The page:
On April 27 1909, the Avant Courier reported, “At last the first sod has been turned and the actual construction work of the Gallatin Valley Electric Railway has been started. Within the next six months the activities in this valley will be without precedent and when the leaves begin to fall again the handsome passenger cars and the long freight trains laden with the produce of the valley will be spinning over the shining rails bringing prosperity and good cheer to the ranchers and villagers along the route.” The May 9 1909 issue followed up with the report that “The work of constructing the new interurban electric line goes merrily on, progress made during the past week is a little short of astonishing.”

Locals were proud of the railway, and as the Avant Courier predicted the workers had completed the GVER to Ferris Hot Springs and Salesville by mid-September. In the first day of operation 200,000 pounds of barley for the Bozeman Brewing Company were delivered, and in the first month over 3,000 passengers enjoyed the ease of traveling for school, work, and social events.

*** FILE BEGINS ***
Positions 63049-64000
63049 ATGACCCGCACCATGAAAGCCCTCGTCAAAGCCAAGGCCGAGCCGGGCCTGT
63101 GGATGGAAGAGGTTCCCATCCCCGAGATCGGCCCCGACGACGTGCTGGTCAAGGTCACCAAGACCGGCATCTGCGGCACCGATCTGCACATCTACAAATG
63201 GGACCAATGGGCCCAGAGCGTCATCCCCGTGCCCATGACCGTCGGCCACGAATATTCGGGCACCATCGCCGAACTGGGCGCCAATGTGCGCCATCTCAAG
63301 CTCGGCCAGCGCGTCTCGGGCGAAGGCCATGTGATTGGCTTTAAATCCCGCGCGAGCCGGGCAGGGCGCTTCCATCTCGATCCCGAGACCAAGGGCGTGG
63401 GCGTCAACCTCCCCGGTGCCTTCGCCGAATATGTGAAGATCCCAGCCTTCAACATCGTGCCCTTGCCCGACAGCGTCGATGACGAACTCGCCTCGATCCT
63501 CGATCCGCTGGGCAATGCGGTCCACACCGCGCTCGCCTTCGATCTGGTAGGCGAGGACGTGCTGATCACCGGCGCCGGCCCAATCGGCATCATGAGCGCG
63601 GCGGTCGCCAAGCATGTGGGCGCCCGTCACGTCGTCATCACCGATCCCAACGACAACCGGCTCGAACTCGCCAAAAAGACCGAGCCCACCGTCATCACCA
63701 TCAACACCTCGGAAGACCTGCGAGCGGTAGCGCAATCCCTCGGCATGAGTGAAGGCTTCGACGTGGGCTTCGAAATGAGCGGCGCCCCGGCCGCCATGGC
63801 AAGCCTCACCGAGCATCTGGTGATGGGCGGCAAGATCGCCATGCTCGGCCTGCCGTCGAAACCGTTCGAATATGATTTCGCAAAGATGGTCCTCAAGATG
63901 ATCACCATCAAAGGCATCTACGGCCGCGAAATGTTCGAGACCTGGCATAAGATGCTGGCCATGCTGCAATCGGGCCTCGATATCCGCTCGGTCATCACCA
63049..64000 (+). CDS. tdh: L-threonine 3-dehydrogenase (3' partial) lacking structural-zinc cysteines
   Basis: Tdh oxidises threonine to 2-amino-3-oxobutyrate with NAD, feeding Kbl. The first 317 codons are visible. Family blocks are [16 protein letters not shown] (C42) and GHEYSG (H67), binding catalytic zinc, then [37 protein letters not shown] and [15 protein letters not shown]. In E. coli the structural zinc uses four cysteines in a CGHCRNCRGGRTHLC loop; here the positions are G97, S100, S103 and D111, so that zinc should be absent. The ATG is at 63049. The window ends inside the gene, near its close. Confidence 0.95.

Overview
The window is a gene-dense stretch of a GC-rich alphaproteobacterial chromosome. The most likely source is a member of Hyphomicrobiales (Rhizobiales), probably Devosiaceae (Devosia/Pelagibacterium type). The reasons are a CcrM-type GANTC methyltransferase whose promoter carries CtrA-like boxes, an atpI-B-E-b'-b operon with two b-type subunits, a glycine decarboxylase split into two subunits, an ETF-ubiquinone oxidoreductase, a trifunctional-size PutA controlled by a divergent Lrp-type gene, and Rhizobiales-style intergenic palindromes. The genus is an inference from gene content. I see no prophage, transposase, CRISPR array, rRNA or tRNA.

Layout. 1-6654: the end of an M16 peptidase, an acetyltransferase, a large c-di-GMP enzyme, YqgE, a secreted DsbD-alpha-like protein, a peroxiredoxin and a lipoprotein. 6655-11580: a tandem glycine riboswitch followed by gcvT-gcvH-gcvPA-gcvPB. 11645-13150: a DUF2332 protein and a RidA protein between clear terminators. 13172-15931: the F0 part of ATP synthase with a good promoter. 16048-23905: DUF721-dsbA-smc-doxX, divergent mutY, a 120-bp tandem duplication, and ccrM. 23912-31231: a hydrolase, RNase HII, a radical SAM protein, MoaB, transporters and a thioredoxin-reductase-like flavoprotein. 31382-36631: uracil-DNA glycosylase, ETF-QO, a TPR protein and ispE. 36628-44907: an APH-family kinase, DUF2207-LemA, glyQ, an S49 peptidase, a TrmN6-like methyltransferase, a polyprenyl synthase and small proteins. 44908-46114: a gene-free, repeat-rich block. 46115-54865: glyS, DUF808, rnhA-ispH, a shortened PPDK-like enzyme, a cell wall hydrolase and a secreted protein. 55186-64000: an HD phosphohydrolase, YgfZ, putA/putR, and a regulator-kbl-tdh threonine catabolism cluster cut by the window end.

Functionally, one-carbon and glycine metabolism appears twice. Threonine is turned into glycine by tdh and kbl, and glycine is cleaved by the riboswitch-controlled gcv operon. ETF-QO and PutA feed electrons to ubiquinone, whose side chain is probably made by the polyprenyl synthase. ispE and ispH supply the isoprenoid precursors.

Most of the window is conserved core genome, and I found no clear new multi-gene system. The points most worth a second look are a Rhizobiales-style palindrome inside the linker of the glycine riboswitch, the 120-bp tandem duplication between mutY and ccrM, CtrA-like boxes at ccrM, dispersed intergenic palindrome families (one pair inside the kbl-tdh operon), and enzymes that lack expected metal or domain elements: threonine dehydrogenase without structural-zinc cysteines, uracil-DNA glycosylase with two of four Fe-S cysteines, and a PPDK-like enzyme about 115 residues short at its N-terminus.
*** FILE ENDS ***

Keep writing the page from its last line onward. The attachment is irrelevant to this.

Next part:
The Ferris Hot Springs was a deserted health resort that was lapsing into nothingness but the electric railway and the visitors that paid 50 cents for roundtrip transportation changed all that.  

A year later, without much fanfare, the Chicago, Milwaukee & St Paul Railroad moved in to buy the entire stock of the little interurban and Bozeman’s streetcar lines; at the same time, they announced plans to extend the rails from Ferris Hot Springs to Three Forks, where it’s main line stood ready to receive goods from the Gallatin Valley.

When the influenza epidemic of 1918 hit the valley the interurban car served as an ambulance transporting many people to the emergency hospitals. Some never came back.